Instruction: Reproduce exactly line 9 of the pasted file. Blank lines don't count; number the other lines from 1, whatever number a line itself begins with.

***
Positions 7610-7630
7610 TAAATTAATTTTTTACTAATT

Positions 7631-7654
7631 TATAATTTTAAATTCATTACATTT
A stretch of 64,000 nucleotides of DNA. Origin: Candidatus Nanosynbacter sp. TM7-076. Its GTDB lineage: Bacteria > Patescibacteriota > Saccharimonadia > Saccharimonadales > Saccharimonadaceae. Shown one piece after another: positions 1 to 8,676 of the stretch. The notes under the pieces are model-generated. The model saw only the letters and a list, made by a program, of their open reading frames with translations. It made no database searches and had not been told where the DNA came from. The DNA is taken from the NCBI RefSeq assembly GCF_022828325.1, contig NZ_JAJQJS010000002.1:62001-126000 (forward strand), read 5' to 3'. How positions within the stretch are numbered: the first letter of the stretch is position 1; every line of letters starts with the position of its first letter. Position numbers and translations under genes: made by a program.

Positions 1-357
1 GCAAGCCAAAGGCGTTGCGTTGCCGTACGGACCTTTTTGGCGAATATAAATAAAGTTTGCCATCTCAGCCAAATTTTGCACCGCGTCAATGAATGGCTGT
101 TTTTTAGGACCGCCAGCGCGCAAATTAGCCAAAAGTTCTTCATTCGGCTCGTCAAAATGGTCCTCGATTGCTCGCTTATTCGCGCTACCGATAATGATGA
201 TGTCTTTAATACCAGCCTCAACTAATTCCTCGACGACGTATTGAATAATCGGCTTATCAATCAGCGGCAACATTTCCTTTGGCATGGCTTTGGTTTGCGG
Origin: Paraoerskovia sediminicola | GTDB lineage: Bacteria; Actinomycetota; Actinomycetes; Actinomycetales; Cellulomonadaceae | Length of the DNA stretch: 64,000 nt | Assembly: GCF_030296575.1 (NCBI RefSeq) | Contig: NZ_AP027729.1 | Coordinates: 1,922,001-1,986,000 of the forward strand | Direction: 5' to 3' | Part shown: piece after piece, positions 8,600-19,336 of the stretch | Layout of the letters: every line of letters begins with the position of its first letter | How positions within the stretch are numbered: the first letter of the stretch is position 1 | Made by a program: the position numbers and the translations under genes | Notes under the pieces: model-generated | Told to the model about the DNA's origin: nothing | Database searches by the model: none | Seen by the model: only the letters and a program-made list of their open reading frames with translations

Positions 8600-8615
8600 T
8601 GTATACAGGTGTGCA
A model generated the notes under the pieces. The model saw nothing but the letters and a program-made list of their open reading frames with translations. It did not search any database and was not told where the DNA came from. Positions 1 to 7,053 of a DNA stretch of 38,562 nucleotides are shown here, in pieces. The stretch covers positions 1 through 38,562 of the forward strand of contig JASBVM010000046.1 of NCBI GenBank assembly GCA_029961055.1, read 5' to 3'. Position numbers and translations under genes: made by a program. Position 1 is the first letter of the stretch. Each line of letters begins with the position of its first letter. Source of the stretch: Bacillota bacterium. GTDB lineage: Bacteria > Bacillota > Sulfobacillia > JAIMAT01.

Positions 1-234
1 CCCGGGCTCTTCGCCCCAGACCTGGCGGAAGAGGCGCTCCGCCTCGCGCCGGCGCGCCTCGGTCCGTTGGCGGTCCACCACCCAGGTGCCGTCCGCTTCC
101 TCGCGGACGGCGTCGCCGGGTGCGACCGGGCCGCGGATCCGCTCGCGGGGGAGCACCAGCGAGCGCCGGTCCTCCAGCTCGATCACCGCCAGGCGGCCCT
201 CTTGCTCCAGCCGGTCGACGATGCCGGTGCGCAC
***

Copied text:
201 TGTCTTTAATACCAGCCTCAACTAATTCCTCGACGACGTATTGAATAATCGGCTTATCAATCAGCGGCAACATTTCCTTTGGCATGGCTTTGGTTTGCGG